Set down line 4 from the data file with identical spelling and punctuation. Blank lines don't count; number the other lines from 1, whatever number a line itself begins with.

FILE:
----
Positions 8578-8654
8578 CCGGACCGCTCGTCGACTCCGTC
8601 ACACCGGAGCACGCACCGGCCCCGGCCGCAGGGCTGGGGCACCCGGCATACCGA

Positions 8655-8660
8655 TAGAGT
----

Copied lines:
Positions 8655-8660